Fall of the Berlin Wall: The weary West has forgotten how it won the Cold War

John Hulsman
West Berliners crowd in front of the Berlin Wall as they watch East German border guards demolishing a section (Source: Getty)
“Right Here, Right Now, There is no other place that I want to be, Right Here, Right Now, Watching the world wake up from history” – Jesus Jones, Right Here, Right Now

Experiencing the fall of the Berlin Wall – whose twenty-fifth anniversary just passed this weekend – is one of those historical events (a bit like the Kennedy assassination) that you were either there for, or you were not. For those of us who were young in the autumn of 1989, as the song Right Here, Right Now blared out incessantly, it was an almost unbearably moving time, when everything seemed to change all at once, and for the better.

It was a blissfully optimistic time, hopeful almost beyond the ability to recount just now. But even then (and this is why a classics education still has great value), the seeds for the coming problems of the dawning era were being sown, just at the moment of greatest triumph; intellectual hubris was about to take on a life of its own.

In its all-too-understandable giddiness, the West failed to learn the basic lessons that should have been derived from the end of the Cold War. First, western triumph (contrary to the Jesus Jones song and the historian Francis Fukuyama) didn’t end history. Rather, it amounted to the high-water mark of US and western dominance. Structurally and philosophically, it was a brief idyll, with a unipolar world proving to be an aberration, and not the coming way of things.

Instead, the Cold War has been succeeded by a multipolar era, with rising powers such as China coming to challenge the weary West; it does not amount to a tale of endless American triumph, with the whole world clamouring to adopt western democratic and economic institutions.

Authoritarian state-sponsored capitalism (led, of course, by the highly impressive rise of China) has become fashionable, as European growth rates are down to nothing and America, whose regulatory failures led directly to the worldwide Great Recession, is seen as the primary villain. Back in 1989, almost no one thought the West would quickly trend towards relative decline and that China and other emerging markets would soon be set on their meteoric rise.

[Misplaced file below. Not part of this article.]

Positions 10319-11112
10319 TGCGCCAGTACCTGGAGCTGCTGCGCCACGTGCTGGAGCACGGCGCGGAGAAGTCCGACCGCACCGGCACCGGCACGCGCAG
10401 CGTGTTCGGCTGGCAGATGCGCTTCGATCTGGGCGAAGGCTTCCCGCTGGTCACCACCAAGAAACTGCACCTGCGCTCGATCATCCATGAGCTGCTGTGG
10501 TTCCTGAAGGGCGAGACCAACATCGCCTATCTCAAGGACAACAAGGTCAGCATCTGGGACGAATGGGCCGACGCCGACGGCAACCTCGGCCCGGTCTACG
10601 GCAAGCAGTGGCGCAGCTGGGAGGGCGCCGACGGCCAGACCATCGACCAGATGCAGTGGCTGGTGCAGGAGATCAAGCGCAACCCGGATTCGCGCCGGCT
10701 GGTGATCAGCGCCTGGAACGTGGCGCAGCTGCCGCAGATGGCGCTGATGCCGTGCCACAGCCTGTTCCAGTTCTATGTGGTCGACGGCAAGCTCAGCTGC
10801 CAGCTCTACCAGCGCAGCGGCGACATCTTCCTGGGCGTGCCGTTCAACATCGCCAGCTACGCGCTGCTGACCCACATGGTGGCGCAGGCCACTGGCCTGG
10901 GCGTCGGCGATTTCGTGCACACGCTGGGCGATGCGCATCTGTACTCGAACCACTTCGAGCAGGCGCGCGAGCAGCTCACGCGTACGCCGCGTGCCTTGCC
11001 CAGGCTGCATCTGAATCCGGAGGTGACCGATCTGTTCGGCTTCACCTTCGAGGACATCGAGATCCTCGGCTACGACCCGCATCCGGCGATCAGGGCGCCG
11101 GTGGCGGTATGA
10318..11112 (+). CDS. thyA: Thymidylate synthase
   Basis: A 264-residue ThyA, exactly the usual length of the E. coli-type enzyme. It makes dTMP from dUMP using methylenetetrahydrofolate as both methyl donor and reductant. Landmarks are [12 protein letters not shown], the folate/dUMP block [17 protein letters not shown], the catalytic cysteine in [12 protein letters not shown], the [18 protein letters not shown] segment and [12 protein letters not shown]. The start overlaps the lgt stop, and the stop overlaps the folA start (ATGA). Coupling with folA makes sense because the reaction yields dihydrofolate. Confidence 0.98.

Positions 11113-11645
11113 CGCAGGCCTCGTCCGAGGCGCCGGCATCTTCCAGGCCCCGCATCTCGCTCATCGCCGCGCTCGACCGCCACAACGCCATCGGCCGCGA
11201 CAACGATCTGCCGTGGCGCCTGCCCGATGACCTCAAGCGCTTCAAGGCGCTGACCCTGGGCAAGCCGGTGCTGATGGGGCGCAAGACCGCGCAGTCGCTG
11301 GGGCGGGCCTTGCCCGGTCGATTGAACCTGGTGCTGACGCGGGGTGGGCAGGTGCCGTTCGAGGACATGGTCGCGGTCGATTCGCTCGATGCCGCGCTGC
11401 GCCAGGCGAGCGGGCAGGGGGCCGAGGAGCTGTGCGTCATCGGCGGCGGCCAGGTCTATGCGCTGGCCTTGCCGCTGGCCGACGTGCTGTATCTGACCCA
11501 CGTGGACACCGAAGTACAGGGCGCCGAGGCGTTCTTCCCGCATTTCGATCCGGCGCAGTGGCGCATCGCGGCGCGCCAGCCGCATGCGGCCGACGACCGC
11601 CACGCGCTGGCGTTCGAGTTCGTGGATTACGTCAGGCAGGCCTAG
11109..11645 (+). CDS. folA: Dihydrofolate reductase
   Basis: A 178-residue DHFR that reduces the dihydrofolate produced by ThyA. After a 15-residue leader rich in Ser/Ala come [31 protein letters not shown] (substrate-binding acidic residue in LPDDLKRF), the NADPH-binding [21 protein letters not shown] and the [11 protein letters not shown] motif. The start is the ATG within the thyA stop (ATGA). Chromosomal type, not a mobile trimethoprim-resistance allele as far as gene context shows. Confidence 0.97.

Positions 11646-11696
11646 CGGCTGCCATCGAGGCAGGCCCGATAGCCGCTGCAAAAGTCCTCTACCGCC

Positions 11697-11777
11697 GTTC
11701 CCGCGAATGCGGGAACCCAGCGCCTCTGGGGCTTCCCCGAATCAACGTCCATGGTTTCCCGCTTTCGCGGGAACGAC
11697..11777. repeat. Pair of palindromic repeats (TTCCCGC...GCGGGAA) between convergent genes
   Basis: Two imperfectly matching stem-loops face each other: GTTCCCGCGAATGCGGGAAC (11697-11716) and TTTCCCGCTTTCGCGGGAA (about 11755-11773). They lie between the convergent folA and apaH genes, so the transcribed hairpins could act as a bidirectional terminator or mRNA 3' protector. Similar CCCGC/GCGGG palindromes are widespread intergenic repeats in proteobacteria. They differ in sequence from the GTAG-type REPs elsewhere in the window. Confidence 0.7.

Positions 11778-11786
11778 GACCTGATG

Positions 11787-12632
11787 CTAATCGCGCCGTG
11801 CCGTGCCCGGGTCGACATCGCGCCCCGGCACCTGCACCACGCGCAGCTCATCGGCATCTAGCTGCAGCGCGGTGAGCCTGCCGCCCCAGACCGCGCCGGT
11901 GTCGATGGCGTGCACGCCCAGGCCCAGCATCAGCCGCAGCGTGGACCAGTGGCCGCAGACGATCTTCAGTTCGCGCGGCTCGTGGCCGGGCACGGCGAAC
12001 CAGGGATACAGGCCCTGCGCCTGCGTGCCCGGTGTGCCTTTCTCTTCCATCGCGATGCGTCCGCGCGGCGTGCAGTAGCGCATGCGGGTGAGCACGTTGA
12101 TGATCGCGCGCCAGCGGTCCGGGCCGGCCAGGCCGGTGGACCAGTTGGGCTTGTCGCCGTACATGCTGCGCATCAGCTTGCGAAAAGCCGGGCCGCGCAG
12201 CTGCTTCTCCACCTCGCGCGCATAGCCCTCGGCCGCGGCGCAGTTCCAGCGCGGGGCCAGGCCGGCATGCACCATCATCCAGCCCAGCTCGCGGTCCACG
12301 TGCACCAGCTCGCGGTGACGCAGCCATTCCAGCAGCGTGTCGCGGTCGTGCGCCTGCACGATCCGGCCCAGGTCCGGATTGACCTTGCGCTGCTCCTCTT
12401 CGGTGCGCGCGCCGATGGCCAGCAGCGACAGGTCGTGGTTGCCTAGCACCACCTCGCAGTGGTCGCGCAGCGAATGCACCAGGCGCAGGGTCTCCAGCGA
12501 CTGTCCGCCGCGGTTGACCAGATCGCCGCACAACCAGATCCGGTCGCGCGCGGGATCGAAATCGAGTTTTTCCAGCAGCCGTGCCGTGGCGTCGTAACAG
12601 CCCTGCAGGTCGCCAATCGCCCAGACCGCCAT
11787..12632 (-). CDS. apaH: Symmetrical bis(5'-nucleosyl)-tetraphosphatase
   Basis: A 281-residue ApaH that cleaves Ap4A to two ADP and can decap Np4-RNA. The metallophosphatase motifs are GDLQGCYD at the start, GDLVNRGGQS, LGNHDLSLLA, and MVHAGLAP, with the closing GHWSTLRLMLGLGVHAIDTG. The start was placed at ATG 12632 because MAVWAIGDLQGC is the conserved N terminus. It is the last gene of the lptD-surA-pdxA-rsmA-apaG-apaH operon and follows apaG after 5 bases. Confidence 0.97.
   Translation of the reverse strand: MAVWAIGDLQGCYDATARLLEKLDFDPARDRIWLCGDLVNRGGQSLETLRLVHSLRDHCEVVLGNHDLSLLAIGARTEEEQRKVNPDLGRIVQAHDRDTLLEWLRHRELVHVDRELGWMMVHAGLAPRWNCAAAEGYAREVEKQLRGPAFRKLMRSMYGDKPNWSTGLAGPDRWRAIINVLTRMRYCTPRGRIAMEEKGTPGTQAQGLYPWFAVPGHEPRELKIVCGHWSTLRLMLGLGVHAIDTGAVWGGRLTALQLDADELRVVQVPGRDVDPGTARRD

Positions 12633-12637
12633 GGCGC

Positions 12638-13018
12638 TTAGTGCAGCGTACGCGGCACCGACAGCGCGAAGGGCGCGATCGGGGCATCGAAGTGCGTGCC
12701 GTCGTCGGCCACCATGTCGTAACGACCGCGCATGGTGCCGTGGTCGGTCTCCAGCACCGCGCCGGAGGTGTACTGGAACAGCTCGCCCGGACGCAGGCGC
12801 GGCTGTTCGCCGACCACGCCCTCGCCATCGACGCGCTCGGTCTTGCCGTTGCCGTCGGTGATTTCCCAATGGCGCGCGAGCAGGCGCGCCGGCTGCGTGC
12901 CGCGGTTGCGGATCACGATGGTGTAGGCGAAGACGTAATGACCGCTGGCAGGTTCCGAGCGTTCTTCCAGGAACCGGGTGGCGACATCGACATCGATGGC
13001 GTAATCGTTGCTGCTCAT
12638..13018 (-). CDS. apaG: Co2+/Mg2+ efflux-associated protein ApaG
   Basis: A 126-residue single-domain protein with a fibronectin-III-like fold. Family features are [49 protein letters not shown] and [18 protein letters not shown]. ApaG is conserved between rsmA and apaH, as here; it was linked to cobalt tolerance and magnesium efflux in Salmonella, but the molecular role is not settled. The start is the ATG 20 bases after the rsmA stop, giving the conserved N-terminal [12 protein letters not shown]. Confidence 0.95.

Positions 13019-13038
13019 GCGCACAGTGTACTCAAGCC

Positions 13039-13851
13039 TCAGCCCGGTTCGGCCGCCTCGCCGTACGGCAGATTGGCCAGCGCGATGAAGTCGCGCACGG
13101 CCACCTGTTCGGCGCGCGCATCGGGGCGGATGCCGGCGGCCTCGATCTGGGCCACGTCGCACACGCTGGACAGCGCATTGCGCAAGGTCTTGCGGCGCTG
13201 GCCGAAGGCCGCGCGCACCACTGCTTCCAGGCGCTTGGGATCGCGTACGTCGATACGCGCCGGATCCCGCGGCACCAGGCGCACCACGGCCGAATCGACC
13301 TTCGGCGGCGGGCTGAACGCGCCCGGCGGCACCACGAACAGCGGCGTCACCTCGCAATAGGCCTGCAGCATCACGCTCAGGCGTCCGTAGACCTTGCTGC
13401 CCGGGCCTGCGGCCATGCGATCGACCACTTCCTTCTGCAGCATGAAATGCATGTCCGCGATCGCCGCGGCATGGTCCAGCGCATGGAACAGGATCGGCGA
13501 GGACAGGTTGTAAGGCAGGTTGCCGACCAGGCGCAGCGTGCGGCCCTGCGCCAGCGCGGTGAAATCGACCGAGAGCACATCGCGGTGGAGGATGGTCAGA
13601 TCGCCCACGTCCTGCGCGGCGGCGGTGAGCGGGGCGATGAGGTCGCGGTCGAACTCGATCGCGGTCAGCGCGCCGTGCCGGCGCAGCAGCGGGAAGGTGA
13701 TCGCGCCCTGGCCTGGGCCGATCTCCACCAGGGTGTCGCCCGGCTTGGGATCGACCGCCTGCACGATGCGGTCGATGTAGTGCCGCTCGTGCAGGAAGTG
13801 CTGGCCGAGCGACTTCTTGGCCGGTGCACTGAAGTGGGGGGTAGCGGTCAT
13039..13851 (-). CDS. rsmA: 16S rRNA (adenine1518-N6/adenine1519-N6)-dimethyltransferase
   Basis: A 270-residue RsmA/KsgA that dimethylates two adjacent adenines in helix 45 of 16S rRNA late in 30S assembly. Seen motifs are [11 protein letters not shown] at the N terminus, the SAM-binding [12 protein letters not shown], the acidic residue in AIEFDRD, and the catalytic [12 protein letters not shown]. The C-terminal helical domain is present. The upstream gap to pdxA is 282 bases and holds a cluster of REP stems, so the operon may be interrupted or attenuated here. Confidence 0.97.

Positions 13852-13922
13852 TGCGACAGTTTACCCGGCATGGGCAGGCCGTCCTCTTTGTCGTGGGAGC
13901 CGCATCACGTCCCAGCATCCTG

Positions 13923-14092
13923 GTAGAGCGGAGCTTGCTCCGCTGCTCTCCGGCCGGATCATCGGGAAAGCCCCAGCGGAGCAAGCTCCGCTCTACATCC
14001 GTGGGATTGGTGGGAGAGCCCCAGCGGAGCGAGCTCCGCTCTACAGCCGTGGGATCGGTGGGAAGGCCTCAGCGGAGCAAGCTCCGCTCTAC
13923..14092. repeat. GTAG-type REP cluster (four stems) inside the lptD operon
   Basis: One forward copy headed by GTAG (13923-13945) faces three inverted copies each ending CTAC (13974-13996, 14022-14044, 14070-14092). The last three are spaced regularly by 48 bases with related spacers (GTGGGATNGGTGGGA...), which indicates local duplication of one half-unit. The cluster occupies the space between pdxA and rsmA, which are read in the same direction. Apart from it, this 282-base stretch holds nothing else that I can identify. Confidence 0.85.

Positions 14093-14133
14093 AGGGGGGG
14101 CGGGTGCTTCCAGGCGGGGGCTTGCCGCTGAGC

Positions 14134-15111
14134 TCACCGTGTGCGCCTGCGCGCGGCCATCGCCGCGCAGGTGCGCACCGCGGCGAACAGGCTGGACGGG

Second, this fundamental structural mistake – that we were not entering a time of endless western triumph – directly led to major operational failures, predicated on not seeing the true multipolar direction the world was moving in. Try as George W Bush might, due to the limits on its power, the US simply could not impose democracy or even a common Iraqi nationhood on the people of Mesopotamia, certainly not at the point of a gun. It was disastrously forgotten that countries (since the dawn of time) have different interests, goals, and even dreams. All this springs from the misplaced giddiness of 1989, when everything seemed so universal.

If western leaders badly misjudged the universal significance of the very real triumph of the fall of the Wall, they also curiously underrated the positive practical lessons flowing from that magnificent moment. America’s rock steady support, over almost 50 years, of the containment doctrine, whereby the West would politically challenge the USSR but avoid direct military confrontation, amounts to a record of political and foreign policy success that has yet to be matched in the modern era. It stands in shameful contrast to today’s food fight, with neoconservatives, realists, and Wilsonians unable to find common strategic ground.

Furthermore, the western alliance was a vital, tangible thing in those days, and not just an abstraction. Vitally, US-UK ties fundamentally mattered, as Margaret Thatcher managed to convince a then doubtful Ronald Reagan that Soviet leader Mikhail Gorbachev was truly different, a man “to do business with”.

As Reagan’s ideological soulmate and trusted political and personal friend, the British Prime Minister had the sway to convince the US President that, in Gorbachev, there was a chance to change the world. Despite both of their life-long aversions to communism, Thatcher – through the use of the indelible ties of the Special Relationship – convinced Reagan to take the biggest of risks.

In other words, consistency in foreign policy, the cultivating of a real alliance system based on mutual trust, and political courage were all necessary to win the Cold War. A quarter century on, my fervent wish is that the West rediscovers what it did right in that brief, but very happy time.

Dr John C Hulsman is senior columnist at City A.M. He is a life member of the Council on Foreign Relations, and author of Ethical Realism, The Godfather Doctrine, and Lawrence of Arabia, To Begin the World Over Again. He is president and co-founder of John C Hulsman Enterprises (www.john-hulsman.com), a global political risk consultancy, and available for corporate speaking and private briefings at www.chartwellspeakers.com

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